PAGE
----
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How will Ocean Acidification Affect Baltic Sea Ecosystems? An Assessment of Plausible Impacts on Key Functional Groups

Journal article
Authors Jonathan N. Havenhand
Published in Ambio
Volume 41
Issue 6
Pages 637-644
ISSN 0044-7447
Publication year 2012
Published at Department of Biological and Environmental Sciences, Tjärnö Marine Biological Laboratory
Pages 637-644
Language en
Links dx.doi.org/10.1007/s13280-012-0326-...
Keywords pH, CO2, Cod, Herring, Mytilus, Spring bloom, Phytoplankton, Skagerrak, Kattegat, climate-related increases, mussel mytilus-edulis, early-life stages, cod, gadus-morhua, nodularia-spumigena, blue mussel, food-web, atlantic, dynamics, ph
Subject categories Environmental Sciences

Abstract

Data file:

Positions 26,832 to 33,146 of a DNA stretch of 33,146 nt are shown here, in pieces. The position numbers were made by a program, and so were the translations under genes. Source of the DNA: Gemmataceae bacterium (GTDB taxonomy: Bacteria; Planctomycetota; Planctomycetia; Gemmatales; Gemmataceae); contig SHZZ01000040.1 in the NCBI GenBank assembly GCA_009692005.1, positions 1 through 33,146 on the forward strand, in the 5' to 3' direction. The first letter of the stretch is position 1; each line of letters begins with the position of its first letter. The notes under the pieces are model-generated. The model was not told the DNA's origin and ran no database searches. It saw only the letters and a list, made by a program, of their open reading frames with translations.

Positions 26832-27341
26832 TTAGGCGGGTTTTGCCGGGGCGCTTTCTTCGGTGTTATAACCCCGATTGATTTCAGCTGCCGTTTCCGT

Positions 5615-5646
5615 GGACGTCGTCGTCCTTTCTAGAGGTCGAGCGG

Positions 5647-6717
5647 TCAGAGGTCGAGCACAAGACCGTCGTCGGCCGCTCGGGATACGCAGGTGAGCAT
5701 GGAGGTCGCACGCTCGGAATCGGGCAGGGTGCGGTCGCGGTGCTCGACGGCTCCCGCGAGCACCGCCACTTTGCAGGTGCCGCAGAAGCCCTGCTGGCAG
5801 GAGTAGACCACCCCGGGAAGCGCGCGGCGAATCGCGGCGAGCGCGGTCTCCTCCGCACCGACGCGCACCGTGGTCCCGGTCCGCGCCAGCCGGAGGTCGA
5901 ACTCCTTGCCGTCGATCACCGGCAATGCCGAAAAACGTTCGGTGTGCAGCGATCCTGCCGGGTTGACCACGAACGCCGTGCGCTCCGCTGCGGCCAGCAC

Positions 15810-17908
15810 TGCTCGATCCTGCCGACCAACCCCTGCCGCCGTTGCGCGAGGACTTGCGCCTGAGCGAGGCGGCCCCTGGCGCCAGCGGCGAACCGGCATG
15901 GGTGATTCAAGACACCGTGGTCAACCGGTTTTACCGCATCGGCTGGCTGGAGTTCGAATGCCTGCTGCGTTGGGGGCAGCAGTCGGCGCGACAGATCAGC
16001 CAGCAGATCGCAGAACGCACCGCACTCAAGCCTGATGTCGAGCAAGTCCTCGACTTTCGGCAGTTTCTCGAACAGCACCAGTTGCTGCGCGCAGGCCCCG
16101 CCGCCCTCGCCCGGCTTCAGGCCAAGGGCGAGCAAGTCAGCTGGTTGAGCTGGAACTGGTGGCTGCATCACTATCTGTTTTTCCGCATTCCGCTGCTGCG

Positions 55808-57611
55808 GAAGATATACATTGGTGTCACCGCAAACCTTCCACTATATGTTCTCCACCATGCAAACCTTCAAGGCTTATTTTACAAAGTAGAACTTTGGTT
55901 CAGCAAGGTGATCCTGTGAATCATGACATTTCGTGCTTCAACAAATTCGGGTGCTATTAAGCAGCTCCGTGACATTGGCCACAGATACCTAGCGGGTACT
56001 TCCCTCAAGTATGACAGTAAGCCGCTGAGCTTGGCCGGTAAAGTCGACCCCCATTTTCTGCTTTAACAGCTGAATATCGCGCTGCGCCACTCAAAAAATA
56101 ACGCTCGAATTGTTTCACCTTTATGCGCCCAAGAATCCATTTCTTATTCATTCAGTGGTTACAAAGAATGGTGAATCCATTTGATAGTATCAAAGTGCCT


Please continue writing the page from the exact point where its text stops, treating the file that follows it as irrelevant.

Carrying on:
Increasing partial pressure of atmospheric CO2 is causing ocean pH to fall-a process known as 'ocean acidification'. Scenario modeling suggests that ocean acidification in the Baltic Sea may cause a a parts per thousand currency sign3 times increase in acidity (reduction of 0.2-0.4 pH units) by the year 2100. The responses of most Baltic Sea organisms to ocean acidification are poorly understood. Available data suggest that most species and ecologically important groups in the Baltic Sea food web (phytoplankton, zooplankton, macrozoobenthos, cod and sprat) will be robust to the expected changes in pH. These conclusions come from (mostly) single-species and single-factor studies. Determining the emergent effects of ocean acidification on the ecosystem from such studies is problematic, yet very few studies have used multiple stressors and/or multiple trophic levels. There is an urgent need for more data from Baltic Sea populations, particularly from environmentally diverse regions and from controlled mesocosm experiments. In the absence of such information it is difficult to envision the likely effects of future ocean acidification on Baltic Sea species and ecosystems.

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